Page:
“There’s a particular style of signage that’s sat there for 25 years and are still doing their job,” she said.
“I am pretty upset that there would be changes to have non-standard signage there.”
Cr Brooke Savige (Div 1) said unique embellishments in estates across the region helped create a sense of identity and community.
“We don’t want cookie-cutter developments,” she said.
“Embellishments such as these are subtle ways to create a product that is different, that does create that beautiful sense of community that we’re talking about.”
Cr Sandra Ruck (Div 5) warned replacing special features with standard ones would create a “very boring Moreton city because everyone would look the same”.
However, Mr Chemello said it was impossible to replace some street signs like-for-like because the originals did not meet Australian standards.
“The intention of the policy from an officers’ point of view is standardised signage,” he said.
“All these developers put in place attributes of their estates to market their estates.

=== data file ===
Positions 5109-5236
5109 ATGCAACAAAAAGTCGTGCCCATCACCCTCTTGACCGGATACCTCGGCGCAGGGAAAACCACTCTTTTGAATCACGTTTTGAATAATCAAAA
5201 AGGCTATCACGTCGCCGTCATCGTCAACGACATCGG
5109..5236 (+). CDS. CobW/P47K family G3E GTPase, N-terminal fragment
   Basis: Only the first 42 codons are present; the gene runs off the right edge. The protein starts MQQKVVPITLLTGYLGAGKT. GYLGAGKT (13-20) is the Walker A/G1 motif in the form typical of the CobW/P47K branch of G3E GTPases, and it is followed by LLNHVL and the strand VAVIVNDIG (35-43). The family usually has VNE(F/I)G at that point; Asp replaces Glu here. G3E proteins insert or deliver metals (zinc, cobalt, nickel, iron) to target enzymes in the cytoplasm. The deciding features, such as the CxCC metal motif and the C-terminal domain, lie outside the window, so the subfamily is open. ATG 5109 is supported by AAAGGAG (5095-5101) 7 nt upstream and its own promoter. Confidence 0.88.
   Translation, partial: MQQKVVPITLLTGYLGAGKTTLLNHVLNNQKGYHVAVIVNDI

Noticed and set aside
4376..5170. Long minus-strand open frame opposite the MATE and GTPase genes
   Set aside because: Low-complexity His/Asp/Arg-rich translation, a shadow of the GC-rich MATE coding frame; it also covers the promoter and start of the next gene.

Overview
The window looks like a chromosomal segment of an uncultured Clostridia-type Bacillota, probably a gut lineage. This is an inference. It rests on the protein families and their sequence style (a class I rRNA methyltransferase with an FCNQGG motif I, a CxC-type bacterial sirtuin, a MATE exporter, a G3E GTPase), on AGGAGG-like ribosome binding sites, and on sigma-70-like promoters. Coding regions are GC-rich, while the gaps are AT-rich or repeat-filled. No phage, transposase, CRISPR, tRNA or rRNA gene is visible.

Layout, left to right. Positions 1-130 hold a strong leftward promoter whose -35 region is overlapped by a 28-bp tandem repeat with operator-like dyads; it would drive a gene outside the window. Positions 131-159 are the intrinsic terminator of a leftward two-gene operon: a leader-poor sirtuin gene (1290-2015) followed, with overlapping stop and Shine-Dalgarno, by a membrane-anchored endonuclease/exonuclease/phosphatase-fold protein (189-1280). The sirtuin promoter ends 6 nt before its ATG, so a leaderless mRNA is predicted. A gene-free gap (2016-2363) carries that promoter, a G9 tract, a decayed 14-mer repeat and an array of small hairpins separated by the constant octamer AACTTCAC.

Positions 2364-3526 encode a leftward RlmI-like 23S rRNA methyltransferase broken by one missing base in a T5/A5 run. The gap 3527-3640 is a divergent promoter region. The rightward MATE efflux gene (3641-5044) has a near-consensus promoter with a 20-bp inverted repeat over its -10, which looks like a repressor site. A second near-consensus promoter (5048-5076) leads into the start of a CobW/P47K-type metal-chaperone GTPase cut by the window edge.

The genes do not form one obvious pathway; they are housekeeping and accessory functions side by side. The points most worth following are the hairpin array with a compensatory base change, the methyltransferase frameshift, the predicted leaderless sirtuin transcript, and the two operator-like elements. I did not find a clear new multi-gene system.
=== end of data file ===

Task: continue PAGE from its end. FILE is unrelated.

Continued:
“To head down the path of us replacing life-for-like across the region is an astronomically expensive exercise for local government to pursue, bearing in mind you will need a sequence of levies if you want to head down the way of not taking it out of general revenue.
“That’s a significant concern…if you head down the path of a very, very expensive asset replacement exercise in an already challenging environment for a growing council.”
Cr Darren Grimwade (Div 11) said when original embellishments were replaced by standard lights and signs, it eroded the character of estates and suburbs.
“You have got a character one, then a non-character one and as you drive down you think ‘this doesn’t look great’ – it feels awkward, it feels yuck and you have got to start wondering if it (should) be like-for-like or whether you just replace the whole lot of them.”
Cr Shipway said residents were frustrated because until now Council was only able to place safety bunting around ailing statement entry points.